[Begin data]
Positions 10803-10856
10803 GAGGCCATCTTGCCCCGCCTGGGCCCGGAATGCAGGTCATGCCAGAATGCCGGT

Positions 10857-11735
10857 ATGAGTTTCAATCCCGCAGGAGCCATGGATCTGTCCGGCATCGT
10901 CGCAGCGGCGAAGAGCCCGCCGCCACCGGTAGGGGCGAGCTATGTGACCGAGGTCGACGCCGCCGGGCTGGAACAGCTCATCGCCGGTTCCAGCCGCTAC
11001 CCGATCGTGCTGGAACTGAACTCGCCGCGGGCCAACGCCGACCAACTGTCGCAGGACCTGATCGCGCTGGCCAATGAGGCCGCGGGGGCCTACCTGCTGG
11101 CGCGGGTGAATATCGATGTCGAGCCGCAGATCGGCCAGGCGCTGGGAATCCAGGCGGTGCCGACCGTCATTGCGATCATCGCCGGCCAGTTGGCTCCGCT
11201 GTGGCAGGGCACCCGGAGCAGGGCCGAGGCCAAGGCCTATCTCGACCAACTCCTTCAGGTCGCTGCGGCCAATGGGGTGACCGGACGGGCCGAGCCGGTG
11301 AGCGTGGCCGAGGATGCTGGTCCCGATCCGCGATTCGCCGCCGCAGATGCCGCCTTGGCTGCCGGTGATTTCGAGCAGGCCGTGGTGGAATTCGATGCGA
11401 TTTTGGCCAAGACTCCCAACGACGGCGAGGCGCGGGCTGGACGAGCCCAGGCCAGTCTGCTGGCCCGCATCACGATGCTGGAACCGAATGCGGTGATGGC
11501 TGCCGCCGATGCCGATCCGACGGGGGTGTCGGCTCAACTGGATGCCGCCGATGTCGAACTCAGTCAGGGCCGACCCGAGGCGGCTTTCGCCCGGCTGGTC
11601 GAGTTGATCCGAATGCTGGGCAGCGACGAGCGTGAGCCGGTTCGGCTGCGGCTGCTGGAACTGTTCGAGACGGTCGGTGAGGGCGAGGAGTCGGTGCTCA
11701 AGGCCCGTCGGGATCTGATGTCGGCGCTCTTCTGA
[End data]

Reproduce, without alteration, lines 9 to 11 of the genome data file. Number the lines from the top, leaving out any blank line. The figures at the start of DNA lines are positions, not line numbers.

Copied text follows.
11301 AGCGTGGCCGAGGATGCTGGTCCCGATCCGCGATTCGCCGCCGCAGATGCCGCCTTGGCTGCCGGTGATTTCGAGCAGGCCGTGGTGGAATTCGATGCGA
11401 TTTTGGCCAAGACTCCCAACGACGGCGAGGCGCGGGCTGGACGAGCCCAGGCCAGTCTGCTGGCCCGCATCACGATGCTGGAACCGAATGCGGTGATGGC
11501 TGCCGCCGATGCCGATCCGACGGGGGTGTCGGCTCAACTGGATGCCGCCGATGTCGAACTCAGTCAGGGCCGACCCGAGGCGGCTTTCGCCCGGCTGGTC